The longtime practice of arresting and jailing drivers who cannot afford to pay fines for minor traffic violations has come to an end in Nevada. The new state law which decriminalizes minor traffic violations went into effect on Jan. 1, making them civil infractions and ending the widespread practice of issuing warrants when an individual fails to pay their tickets.
Assembly Bill 116 was introduced by Nevada Sen. Rochelle Nguyen (D-Las Vegas) with seven primary sponsors.
“For over a decade, advocates and policy experts have fought to change this antiquated Nevada law,” Nguyen said. “Until now, residents unable to afford a traffic ticket for minor violations such as driving with a broken tail light could be arrested and even incarcerated. This has been costing taxpayers millions of dollars each year, while often costing those who are unable to pay, the loss of their jobs.”
A broad coalition of stakeholders lined up in support of AB 116, including the Fines and Fees Justice Center, Americans for Prosperity, Mi Familia Vota, and Progressive Leadership Alliance of Nevada, among many other agencies and organizations including the ACLU of Nevada, and Nevada Attorneys for Criminal Justice, who insists that warrants are a counterproductive and expensive method of coercing people to pay a traffic ticket.
As an example, in Clark County, the average person arrested on a traffic warrant spends almost three days in jail at a cost to taxpayers of over $400, according to the release.
“The harm to the individual and their family is even greater,” according to a news release. “Three days in jail often costs a person their job, their housing, and even their children, making it far more difficult to earn the money to pay their court debt or to care for themselves or their families.”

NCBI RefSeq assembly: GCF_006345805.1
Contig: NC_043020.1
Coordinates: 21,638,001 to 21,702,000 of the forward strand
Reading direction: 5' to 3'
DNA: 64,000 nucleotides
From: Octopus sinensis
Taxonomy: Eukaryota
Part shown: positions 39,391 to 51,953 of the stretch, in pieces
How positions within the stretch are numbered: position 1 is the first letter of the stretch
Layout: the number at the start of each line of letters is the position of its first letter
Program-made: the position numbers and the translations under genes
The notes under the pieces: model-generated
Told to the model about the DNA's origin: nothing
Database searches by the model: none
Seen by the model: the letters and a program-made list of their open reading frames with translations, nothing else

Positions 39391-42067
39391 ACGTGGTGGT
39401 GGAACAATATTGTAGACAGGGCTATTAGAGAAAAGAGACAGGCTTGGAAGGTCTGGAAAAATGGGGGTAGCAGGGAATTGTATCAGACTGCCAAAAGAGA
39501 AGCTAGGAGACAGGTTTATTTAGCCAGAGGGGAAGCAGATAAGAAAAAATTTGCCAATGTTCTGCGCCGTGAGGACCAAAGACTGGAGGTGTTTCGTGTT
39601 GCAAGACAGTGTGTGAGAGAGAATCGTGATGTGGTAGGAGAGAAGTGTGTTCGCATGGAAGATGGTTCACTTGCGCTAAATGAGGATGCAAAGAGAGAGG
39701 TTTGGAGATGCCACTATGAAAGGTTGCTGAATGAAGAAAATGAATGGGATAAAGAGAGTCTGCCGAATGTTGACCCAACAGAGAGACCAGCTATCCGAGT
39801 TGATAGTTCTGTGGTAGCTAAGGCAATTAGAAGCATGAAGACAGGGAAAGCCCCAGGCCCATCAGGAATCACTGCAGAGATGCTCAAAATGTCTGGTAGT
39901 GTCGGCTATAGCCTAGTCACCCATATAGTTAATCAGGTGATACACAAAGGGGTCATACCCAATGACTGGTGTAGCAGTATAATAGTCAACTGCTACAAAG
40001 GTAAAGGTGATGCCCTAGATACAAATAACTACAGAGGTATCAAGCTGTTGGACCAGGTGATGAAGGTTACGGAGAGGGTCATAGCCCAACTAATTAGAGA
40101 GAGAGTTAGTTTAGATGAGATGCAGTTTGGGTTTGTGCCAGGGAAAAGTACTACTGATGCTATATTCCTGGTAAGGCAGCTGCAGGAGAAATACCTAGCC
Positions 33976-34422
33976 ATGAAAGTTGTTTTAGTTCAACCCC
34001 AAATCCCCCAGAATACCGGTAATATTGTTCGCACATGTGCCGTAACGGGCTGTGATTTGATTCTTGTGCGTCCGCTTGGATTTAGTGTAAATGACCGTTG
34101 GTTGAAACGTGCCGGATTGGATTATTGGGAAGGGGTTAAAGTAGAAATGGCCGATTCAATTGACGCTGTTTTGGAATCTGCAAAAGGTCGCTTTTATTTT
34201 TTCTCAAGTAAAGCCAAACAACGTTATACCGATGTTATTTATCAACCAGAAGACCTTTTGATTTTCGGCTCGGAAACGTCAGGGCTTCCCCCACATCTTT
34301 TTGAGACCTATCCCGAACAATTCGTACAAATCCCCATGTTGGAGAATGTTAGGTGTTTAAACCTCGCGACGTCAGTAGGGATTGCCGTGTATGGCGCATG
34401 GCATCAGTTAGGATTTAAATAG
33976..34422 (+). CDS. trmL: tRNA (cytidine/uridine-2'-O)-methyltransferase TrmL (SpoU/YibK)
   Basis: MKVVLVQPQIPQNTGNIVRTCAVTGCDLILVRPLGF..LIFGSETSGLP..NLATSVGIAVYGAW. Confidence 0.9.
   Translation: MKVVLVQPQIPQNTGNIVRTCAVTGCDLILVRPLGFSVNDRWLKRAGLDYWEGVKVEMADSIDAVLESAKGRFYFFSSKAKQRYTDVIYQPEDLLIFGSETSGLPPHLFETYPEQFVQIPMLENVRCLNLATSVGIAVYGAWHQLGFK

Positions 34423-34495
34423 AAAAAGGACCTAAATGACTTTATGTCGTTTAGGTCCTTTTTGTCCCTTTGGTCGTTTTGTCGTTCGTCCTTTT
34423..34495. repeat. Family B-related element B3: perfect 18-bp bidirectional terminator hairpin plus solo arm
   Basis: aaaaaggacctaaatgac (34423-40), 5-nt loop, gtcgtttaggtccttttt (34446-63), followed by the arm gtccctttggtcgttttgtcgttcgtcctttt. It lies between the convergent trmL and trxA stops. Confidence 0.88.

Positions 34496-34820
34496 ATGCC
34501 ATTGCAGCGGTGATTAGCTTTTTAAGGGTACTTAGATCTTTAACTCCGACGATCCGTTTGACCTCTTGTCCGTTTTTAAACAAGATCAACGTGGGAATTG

AB 116 builds on a successful model established in Carson City, which stopped issuing warrants in traffic cases in 2019.
Carson City’s collection rate increased by 8.5 percent following the implementation.
“Punishing people for traffic debt was never about safety because it’s a failed experiment in generating revenue,” said Leisa Moseley, Nevada State Director at the Fines and Fees Justice Center. “When people simply don’t have the money to pay, punishing them with arrest and jail just makes the problem even worse. Ending this counterproductive policy will help hard-working families take care of their basic needs and contribute to Nevada’s economy.”
Waste of tax dollars
Former Nye County District Attorney Chris Arabia said he’s seen situations where people end up spending time in jail for what turns out to be minor traffic violations.
“It sounds like an awful waste of tax dollars,” he said. “If somebody who had a broken taillight, got pulled over and got a ticket but they didn’t pay the ticket and they get pulled over again, they have a warrant and now the county or the state has to house, feed and clothe them over over a broken taillight,”
Nevada is one of 13 U.S. states that prosecutes minor traffic violations as criminal offenses rather than as civil infractions.
Contact reporter Selwyn Harris at firstname.lastname@example.org. On Twitter: @pvtimes